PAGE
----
For the keyboard impaired, the disabled, or anyone who just thinks the idea of talking to a computer is kind of cool, speech recognition has enormous appeal.
You talk and the computer types. Or you talk and the computer does your bidding. The potential productivity benefits are phenomenal.
I decided to look at speech recognition again when I began to experience chronic tendonitis in my mouse elbow. I figured using voice commands would save much mousing, and thus much pain and discomfort. A good idea, but one that hasn’t worked out so far.
Speech recognition is a little like bears dancing. It’s so amazing that computers can do it at all; you’re almost willing to forgive them for not being able to do it very well. Almost willing.
The technology has been around for over ten years now and it’s supposedly getting better all the time. It has improved from the state of the art a few years ago when I last looked at this technology.
Great When It Works
ViaVoice, when it works well, is a marvelous tool. You can dictate to Word and other programs, including Outlook and Outlook Express, Microsoft’s e-mail and personal information management programs, and see your words appear magically on the screen without having to touch the keyboard.
You can create dictation macros to insert your address in a document, for example, or call a boilerplate paragraph.
You can issue commands to and make menu selections in most Windows programs. You can even use natural language commands in some Microsoft Office programs — for example, say, “Make the document Arial bold blue” to change the type face, or “Create a table here with three rows and four columns.”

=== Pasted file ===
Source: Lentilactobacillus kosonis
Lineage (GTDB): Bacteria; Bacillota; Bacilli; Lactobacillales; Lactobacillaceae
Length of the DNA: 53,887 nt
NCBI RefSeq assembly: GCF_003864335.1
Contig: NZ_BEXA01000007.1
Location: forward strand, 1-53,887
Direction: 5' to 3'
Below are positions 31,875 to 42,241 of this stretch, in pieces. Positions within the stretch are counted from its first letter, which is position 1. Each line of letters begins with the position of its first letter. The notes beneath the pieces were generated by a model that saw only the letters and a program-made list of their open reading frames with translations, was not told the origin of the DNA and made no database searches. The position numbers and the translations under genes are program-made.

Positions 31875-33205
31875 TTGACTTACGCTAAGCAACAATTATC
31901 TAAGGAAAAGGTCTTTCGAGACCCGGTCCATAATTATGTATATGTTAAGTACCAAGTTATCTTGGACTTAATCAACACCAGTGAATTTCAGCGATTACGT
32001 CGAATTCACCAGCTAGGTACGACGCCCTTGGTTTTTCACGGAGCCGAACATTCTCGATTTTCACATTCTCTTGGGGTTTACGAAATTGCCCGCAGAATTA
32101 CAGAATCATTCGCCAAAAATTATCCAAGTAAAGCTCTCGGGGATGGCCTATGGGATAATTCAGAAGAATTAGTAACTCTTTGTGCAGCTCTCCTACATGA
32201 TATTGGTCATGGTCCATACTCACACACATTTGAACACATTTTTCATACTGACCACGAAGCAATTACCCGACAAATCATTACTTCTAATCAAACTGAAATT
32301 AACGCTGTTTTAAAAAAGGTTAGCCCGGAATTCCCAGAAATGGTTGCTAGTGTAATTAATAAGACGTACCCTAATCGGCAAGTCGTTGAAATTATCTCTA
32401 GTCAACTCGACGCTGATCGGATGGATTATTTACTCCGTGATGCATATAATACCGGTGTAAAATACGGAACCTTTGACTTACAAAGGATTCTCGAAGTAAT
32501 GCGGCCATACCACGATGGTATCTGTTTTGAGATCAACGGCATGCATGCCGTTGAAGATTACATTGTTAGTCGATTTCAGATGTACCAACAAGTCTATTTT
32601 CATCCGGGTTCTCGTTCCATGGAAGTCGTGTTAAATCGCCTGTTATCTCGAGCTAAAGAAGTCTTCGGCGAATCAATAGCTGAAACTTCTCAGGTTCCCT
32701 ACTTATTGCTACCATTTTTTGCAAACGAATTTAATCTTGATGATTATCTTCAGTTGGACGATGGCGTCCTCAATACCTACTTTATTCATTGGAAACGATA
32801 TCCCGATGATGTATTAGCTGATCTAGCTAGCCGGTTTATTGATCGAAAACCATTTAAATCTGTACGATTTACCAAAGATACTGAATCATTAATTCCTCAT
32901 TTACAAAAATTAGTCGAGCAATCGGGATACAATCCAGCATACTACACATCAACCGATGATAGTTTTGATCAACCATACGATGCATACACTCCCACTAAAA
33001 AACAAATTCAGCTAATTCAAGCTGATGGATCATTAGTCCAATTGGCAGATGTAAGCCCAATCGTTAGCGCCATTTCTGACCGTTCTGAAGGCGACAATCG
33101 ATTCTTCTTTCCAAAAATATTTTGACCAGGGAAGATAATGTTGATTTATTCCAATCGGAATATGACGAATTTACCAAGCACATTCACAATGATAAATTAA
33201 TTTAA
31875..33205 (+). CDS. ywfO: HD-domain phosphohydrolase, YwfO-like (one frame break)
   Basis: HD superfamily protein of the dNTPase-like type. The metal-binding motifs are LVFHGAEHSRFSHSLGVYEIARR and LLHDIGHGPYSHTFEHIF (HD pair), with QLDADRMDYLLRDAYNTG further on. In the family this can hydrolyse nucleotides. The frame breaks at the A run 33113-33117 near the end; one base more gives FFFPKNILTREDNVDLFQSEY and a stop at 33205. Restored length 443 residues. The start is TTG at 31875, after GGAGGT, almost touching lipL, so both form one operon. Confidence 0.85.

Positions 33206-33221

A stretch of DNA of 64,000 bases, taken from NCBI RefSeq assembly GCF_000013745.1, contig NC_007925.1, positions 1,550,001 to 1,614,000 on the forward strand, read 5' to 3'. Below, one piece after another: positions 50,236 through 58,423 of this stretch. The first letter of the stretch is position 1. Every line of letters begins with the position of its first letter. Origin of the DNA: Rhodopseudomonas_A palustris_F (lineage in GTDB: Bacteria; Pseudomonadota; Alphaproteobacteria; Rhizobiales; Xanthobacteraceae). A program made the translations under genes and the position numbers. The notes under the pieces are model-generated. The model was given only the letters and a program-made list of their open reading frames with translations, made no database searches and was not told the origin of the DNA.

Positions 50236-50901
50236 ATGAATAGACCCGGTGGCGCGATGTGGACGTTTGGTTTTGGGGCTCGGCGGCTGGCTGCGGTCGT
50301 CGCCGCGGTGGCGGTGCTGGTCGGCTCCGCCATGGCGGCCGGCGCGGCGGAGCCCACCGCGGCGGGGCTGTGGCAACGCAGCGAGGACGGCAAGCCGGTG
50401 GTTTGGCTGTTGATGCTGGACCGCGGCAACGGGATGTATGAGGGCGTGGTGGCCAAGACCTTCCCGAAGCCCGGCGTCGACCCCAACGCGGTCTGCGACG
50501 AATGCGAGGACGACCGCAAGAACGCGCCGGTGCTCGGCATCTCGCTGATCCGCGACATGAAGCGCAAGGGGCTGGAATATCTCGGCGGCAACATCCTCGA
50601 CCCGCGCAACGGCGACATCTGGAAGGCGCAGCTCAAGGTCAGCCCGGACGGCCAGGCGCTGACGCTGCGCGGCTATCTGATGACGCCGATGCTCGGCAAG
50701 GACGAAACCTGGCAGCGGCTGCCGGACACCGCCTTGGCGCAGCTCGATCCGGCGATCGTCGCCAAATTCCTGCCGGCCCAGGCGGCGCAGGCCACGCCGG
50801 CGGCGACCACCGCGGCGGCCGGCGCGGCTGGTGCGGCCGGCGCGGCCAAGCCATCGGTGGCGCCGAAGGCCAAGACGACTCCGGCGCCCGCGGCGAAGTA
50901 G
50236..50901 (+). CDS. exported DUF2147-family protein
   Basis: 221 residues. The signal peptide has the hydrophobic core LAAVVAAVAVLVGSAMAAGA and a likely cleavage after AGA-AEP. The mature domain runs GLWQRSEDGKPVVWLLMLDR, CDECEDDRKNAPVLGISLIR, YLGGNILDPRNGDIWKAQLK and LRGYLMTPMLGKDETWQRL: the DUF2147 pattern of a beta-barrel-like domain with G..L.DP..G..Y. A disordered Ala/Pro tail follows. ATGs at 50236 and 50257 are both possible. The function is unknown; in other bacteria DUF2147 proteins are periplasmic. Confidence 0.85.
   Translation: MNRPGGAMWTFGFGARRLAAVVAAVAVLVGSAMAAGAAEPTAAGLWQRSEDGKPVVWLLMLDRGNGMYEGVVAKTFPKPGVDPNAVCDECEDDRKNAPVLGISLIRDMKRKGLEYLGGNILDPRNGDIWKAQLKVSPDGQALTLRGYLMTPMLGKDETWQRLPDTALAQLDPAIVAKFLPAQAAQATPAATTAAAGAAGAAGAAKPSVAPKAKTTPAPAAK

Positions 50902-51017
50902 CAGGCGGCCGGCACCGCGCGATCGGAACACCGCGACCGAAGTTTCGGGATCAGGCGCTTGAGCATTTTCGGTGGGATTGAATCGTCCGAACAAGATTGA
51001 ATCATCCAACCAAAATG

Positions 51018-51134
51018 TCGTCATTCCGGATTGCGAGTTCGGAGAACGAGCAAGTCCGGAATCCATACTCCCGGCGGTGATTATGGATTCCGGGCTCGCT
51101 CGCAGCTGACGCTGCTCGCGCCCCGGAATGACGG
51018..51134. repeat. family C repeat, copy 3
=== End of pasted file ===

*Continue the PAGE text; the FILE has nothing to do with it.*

You can issue voice commands to launch programs — “Start program Microsoft Word.” You can surf the Web with voice commands. And you can create voice command macros to perform a series of actions.
But getting to the point where you’re fluent in ViaVoice is no cakewalk. It takes a significant commitment of time and patience to install, configure and learn to use the program. And it does not work well on all systems — which is to say, it didn’t work well on my test system.
Can You Hear Me Now?
The problems started with installing the included Plantronics DSP-300 headset microphone, a highly rated noise canceling microphone that supposedly ensures optimum speech recognition performance.
The Plantronics instructions included a sticky note pasted over the unit’s USB plug marked, “Install software before plugging in headset!” The trouble is, you can’t install the software on a Windows XP computer without first plugging in the hardware.
Sorting out this confusion took a call to Plantronics’ technical support — but only after 45 minutes of fruitless effort on my part — and then downloading a new XP version of the headset software. Even so, the software Plantronics supplied doesn’t have a Windows XP signature certifying that it’s 100 percent compatible. This may explain some later problems.
Installing the ViaVoice software itself was relatively painless. But once installed, the next step is to “train” the system to understand your particular speech patterns by dictating the provided text.
Count on at least 20 to 30 minutes just to do the bare minimum of training. After that, the program supposedly improves in accuracy the more you use it. In the meantime, don’t expect instant productivity.
For one thing, many of the voice commands you’ll want to use — you can always display a pop-up list of available commands by saying, “What can I say?” — turn out to be “not trained” yet.